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CONFEDERATES IN THE ATTIC
Dispatches from the Unfinished Civil War
by Tony Horwitz
Vintage Books, New York - ISBN 0-679-43978-1

 

Confederates in the AtticWhy is a nice Jewish boy of Russian heritage like Tony Horwitz sleeping in trenches soaked to the bone while "spooning" with a guy he doesn't even know. The answer is simple. Curiosity–that innate trait of all good writers who want to find out about the world around them.

And like many other writers, Horwitz's idea for this funny, offbeat, sort-of-travel book comes from within his own family, from his great-grandfather, Poppa Isaac., who treasured a book of Civil War sketches. From this book grew Horwitz's fascination with the Civil War, which eventually takes him to the South to join re-enacting groups fighting the battles all over again.

But this isn't just a well-told story of his Civil War re-enacting experience. This is Horwitz's personal quest to relive the Civil War on his own terms in the towns and villages and on the battlefields , up to his ears in mud and cold.

Pulitzer Prize-winning author Tony Horwitz traveled the length and breadth of Dixie looking for answers to why so many people have turned to Civil War re-enactments as a means of fulfilling their interests. He takes his readers on a 10-state adventure, from Fort Sumter to Shiloh, from Vicksburg to Gettysburg, from Confederate graveyards and the Confederate Museum in Charleston to a Tennessee tavern where the war is replayed nearly every day. Probing the history of the Civil War as it's revered in the present, Horwitz has crafted a face-paced travelogue that shows his readers how the Civil War still resonates in memory and rituals of the South.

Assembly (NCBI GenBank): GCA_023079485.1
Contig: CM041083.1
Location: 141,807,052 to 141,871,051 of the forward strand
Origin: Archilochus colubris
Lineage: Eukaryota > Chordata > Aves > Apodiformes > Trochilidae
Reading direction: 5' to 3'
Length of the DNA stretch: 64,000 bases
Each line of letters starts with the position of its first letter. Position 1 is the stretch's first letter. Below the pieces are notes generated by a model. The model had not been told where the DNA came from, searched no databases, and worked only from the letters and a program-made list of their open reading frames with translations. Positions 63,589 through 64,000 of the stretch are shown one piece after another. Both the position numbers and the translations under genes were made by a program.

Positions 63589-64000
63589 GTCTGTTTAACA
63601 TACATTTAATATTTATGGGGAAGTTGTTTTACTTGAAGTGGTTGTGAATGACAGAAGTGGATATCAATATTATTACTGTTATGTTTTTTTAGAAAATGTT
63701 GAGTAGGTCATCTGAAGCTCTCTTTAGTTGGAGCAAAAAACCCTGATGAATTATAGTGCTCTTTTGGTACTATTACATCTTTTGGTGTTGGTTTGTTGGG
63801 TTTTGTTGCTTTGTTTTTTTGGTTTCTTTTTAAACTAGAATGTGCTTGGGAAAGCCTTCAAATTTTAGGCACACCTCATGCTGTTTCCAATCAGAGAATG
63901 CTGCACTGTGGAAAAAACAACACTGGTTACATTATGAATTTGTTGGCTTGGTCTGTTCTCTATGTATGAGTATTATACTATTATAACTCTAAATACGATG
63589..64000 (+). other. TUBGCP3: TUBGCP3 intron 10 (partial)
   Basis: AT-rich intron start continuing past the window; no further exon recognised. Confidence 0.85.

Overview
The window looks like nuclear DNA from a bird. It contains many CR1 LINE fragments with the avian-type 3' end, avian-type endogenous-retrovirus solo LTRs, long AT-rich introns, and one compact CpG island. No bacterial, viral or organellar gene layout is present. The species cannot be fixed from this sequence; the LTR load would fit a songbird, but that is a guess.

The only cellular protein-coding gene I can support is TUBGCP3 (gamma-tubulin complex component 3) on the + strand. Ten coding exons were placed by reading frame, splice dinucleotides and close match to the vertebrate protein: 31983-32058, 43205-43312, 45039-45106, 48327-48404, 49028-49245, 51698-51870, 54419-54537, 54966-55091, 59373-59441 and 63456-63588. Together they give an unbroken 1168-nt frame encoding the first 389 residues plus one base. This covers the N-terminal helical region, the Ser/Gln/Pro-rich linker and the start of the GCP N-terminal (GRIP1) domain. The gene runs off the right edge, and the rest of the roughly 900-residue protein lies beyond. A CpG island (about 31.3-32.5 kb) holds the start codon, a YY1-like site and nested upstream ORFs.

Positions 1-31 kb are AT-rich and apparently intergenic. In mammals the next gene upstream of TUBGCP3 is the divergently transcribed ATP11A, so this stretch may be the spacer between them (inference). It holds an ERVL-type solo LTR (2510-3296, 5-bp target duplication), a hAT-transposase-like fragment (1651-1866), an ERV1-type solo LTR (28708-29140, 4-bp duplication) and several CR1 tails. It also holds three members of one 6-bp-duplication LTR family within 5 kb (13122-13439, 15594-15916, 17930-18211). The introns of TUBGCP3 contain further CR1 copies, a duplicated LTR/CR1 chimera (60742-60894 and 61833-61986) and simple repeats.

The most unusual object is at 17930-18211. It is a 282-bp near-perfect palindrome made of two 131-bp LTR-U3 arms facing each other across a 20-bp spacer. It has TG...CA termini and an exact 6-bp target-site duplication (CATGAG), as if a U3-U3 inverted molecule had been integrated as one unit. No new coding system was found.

Horwitz searches out the offbeat people and places in America's South who are still fighting the War in their own ways. He attends a birthday party for Robert E. Lee and Stonewall Jackson in Charleston, South Carolina and observes the initiation of children into the Children of the Confederacy Society in which they learn about the Confederacy. he engages conversation with Manning Williams–artist, professor, re-enactor and Charleston's leading secessionist. He relates the tale of how the statue of a Yankee soldier ended up in Kingston, South Carolina, while a Rebel soldier's statue stands watch over a New England town.

In a typical tongue-in-cheek attitude, Horwitz uncovered one of the most bizarre Civil War legends in Vicksburg. It seems that during the battle of Raymond, Mississippi in 1863, a miniť ball reportedly passed through the reproduction organs of a young Rebel soldier and a few seconds later penetrated a young lady standing on a nearby porch. Needless to say, she got pregnant. A truly immaculate conception–maybe so.

He and a hardcore re-enactor embark on a Wargasm, a fusion of a weird brew of road culture, rancid pork, and the quest for the elusive "period rush," a phrase hardcore re-enactors used to describe the drug-like high of traveling through time.

This book brings the Civil War back to life for those who have long forgotten its horrors and sustains those for whom the War will never be over.

 Buy this book...

 

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